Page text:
Four valuable lessons to take from Azzedine Alaïa's life


by Charlotte Boutboul November 27, 2017

It’s been exactly ten days since the great Tunisian-French couturier Azzedine Alaïa has departed us. The depth of Alaïa’s achievements and the uncompromising position he took to attain them make his loss one of great human and artistic importance. The way the man known as the last couturier led his life courageously confronts and questions our current world functioning. Alaïa’s attitude can be resumed into one sentence: value needs time. Anything of true worth, whether an artistic creation or human relationship requires time. Alaïa, a man of few words, had expressed this thought even more succinctly: “Taking Time”. This will be the title of a book to be published by Rizzoli next fall recording his conversations on the subject with Jean Nouvel, Claude Parent, Bob Wilson, Marc Newson and Bianca Li among other influential contemporary minds. Hopefully this last testament will safeguard his legacy. Until the publication of the precious manuscript here are some of the valuable lessons his life has taught us.

 

 

1-Taking time doesn’t mean being inefficient

Increasingly, the functioning of many industries delegitimizes those who take time by presenting them as ‘slow’, ‘inefficient’, ‘lacking rigor’, ‘incapable’ or worse ‘lazy’. This oversimplification is inaccurate as it is in fact those who take time that understand its value. Evidently to accomplish anything you need a great degree of commitment, discipline, and organization, however if your accomplishment is to have any substance, time is a non-negotiable. In many fields taking time has become an impossible option, and therefore greatness disappears. In the fashion industry Vanessa Friedman deplored in The New York Times “the impossibility of being creative on a hamster wheel of a schedule that demands a sprint from collection to collection (eight a year! more! plus social media and packaging and stores and ad-campaigns and so on). The inhumanity – that is how he saw it – [Alaïa] of forcing everyone to show after show after show without time to eat, or talk, or digest the aesthetic feast arrayed before them. The way it resulted in the increasing disposability of product and people.” Alaïa’s clothes took time to be made, which is why they are eternal in style and uncompromisingly great in their quality.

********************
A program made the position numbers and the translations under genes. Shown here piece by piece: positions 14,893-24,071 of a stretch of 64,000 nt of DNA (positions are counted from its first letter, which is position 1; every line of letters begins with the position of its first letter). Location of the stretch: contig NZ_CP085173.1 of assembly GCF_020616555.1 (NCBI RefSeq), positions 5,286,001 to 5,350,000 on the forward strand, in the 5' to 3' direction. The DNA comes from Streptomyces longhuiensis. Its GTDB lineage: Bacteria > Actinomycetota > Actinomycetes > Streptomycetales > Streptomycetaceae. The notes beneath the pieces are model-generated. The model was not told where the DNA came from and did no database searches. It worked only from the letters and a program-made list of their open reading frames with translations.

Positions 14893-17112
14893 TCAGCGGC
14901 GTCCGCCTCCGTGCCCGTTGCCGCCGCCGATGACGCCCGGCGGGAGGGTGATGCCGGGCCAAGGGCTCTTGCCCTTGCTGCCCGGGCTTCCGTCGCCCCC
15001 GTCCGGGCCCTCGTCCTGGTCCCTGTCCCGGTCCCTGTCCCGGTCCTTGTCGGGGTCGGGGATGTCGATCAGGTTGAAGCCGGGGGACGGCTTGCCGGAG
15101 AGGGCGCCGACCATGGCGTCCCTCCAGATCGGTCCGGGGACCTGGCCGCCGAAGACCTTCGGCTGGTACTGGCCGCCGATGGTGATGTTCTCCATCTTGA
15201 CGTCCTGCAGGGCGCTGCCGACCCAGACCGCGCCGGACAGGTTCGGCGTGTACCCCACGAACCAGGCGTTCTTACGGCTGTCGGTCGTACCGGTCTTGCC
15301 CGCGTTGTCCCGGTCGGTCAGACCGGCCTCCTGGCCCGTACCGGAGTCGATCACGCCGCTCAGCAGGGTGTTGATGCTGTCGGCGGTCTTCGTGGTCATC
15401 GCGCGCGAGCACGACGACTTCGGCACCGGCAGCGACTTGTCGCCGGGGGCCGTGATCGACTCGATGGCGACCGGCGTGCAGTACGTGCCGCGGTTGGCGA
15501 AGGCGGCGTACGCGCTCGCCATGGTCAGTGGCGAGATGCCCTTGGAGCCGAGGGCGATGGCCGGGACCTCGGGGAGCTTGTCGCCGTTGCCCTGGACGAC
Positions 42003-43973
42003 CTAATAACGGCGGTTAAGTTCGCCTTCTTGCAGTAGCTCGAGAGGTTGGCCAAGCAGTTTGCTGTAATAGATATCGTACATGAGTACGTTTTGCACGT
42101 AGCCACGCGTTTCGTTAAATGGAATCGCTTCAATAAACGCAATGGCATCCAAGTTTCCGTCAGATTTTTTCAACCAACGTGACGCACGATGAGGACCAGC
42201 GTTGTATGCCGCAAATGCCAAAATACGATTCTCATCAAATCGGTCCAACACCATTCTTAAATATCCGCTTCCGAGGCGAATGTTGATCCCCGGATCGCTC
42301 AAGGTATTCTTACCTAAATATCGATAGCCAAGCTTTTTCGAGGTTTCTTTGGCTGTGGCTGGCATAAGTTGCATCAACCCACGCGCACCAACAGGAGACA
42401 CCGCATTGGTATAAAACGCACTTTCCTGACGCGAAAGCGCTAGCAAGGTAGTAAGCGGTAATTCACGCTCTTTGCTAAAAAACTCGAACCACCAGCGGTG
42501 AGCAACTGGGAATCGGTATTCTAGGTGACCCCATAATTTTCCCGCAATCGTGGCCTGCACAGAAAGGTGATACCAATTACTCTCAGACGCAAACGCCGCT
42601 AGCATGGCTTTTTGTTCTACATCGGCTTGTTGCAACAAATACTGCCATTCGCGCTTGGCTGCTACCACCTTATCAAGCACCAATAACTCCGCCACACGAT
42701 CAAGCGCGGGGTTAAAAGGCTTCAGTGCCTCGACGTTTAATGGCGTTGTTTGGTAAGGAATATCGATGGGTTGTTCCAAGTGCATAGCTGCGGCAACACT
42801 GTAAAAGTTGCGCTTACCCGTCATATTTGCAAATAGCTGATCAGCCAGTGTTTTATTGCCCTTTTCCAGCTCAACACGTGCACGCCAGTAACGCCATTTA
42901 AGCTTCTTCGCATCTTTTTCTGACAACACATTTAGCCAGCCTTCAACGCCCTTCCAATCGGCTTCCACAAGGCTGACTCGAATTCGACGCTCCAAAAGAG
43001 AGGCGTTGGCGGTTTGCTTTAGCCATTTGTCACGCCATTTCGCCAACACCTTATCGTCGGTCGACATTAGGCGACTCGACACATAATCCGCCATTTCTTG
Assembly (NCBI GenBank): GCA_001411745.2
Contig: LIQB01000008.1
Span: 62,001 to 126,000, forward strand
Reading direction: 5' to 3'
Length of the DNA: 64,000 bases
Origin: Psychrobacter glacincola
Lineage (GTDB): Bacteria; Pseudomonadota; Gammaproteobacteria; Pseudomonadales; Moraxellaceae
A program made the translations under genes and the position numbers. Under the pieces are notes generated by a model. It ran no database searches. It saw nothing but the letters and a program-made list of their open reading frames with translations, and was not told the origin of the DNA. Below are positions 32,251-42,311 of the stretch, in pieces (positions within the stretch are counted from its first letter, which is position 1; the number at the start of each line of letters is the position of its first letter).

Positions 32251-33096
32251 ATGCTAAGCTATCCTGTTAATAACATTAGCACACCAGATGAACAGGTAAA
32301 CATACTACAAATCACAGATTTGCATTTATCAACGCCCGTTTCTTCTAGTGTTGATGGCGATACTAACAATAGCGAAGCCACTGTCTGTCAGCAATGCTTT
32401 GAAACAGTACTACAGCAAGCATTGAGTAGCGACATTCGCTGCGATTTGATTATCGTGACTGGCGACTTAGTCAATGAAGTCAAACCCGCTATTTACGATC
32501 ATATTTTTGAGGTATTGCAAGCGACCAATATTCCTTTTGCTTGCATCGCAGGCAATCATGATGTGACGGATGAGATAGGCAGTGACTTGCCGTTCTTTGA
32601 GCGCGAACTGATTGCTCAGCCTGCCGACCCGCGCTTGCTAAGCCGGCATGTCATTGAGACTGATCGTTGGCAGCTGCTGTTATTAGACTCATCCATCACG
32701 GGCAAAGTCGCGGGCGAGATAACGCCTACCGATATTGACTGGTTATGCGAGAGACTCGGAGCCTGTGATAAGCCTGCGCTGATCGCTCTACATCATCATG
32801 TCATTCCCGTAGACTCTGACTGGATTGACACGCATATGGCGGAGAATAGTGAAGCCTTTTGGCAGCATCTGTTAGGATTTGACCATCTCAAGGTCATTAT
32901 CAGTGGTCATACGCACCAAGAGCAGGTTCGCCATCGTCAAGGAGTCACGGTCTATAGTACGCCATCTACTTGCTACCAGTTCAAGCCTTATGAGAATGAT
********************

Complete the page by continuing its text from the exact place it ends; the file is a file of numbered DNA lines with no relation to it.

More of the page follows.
2- Taking a different route makes it more interesting

Multidisciplinary educations are more accepted in society thanks to daring minds like that of Apple creator Steve Jobs who dropped out of college, or Linkedin co-founder Reid Hoffman who mastered in philosophy, or Che Guevara who went to medical school before starting a revolution. That being said miscellaneous backgrounds are still somewhat viewed as an exception to the obeyed ‘study-what-you-want-to-become’ rule. Like these notorious creators, Alaïa took a different path to get to his destination. Unable to study couture or fashion at a public institution (it was unthinkable for a man to do so in Tunisia at the time) he studied sculpture at the Beaux Arts instead (while his sister taught him to sow behind closed doors). “My sculpture teacher taught me to travel around the model and embrace all different perspectives”, Alaïa said in an interview. This unusual training informed his execution method, where armed with a needle and a thread he legendarily sowed his dresses directly on his mannequins or clients to closely study how the fabric ‘fell’. Like a craftsman working clay, bronze or marble, Azzedine worked leather, chiffon, silk and galocha so the fabric looked alive, becoming part of the model’s movements. Alaïa’s background in sculpture taught him exactly what he needed to make his creations his.